NMD advocates will remind the public how difficult it is to "hit a bullet with a bullet"; detractors will claim the test proves their claim that the system is a multibillion-dollar waste of time. And Russia will fume at Washington's disregard for the 1972 Anti-Ballistic Missile treaty, which sharply limits the deployment of such systems. Still, don't expect that to restrain politicians on both sides of the aisle from lavishing billions of dollars on the program it's enormously popular on Capitol Hill, and unlikely to be scaled back in an election year no matter how poor its report card. The irony is that long-range missiles aren’t exactly the preeminent threat facing the U.S. in the near future. "The bad guys are more likely to use a Piper Cub to deliver a weapon of mass destruction than a long-range missile, which always has a return address," says Thompson. "If they did use a missile they’re more likely to fire it at short range from a cargo ship so nearby that this system couldn’t stop it. So we’re spending most of the money countering the least likely 10 percent of potential threats to this country."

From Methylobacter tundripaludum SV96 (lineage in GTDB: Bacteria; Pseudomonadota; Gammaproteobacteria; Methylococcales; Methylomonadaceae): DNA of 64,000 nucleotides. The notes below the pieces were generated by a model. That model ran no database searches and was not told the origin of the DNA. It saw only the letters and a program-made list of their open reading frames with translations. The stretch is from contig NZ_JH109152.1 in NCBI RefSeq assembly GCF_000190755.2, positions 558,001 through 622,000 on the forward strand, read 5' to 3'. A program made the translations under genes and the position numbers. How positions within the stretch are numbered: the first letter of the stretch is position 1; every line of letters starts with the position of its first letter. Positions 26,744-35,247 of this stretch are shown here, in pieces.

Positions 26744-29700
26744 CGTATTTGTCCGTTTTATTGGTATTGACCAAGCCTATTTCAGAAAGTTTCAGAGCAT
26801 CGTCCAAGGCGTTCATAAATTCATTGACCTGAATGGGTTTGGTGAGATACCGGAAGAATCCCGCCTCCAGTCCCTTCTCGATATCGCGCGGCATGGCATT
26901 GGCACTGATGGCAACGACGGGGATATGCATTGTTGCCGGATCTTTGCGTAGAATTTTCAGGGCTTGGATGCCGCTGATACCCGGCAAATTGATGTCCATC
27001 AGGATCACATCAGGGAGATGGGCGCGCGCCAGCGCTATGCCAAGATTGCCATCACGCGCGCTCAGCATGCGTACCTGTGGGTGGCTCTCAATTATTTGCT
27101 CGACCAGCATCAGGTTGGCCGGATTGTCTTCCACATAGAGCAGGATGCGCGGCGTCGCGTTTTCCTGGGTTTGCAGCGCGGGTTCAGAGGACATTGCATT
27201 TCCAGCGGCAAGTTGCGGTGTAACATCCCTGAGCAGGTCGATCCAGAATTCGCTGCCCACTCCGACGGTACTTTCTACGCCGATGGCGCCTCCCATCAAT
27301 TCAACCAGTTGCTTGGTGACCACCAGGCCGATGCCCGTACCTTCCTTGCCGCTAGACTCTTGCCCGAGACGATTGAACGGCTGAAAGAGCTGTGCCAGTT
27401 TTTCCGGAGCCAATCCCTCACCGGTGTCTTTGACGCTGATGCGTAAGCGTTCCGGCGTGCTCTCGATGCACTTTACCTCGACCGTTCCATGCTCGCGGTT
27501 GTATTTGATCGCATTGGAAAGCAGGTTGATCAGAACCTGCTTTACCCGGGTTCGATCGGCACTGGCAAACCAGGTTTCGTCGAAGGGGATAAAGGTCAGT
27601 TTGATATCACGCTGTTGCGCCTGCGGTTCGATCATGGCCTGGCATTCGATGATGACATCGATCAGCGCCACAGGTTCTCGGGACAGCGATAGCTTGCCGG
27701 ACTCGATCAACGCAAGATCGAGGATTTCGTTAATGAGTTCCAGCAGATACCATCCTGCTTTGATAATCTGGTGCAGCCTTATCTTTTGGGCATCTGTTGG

Missed. Again. The $12.5 billion U.S. National Missile Defense (NMD) program suffered another setback Tuesday night when it failed its most elaborate test to date. An interceptor missile fired from a Pacific atoll failed to hit a mock warhead deployed by a missile fired in California. Although the system managed to destroy a mock warhead last October, it was later reported to have been a lucky accident after the interceptor missile had locked on to a decoy balloon that drifted close to the target. "I call the Pentagon all the time and sometimes they can’t transfer my calls to the right place," says TIME Pentagon correspondent Mark Thompson. "So how are they going to manage to shoot down a missile with a missile? This is not a criticism; simply an acknowledgment of the tremendous technological challenge of what they’re trying to achieve."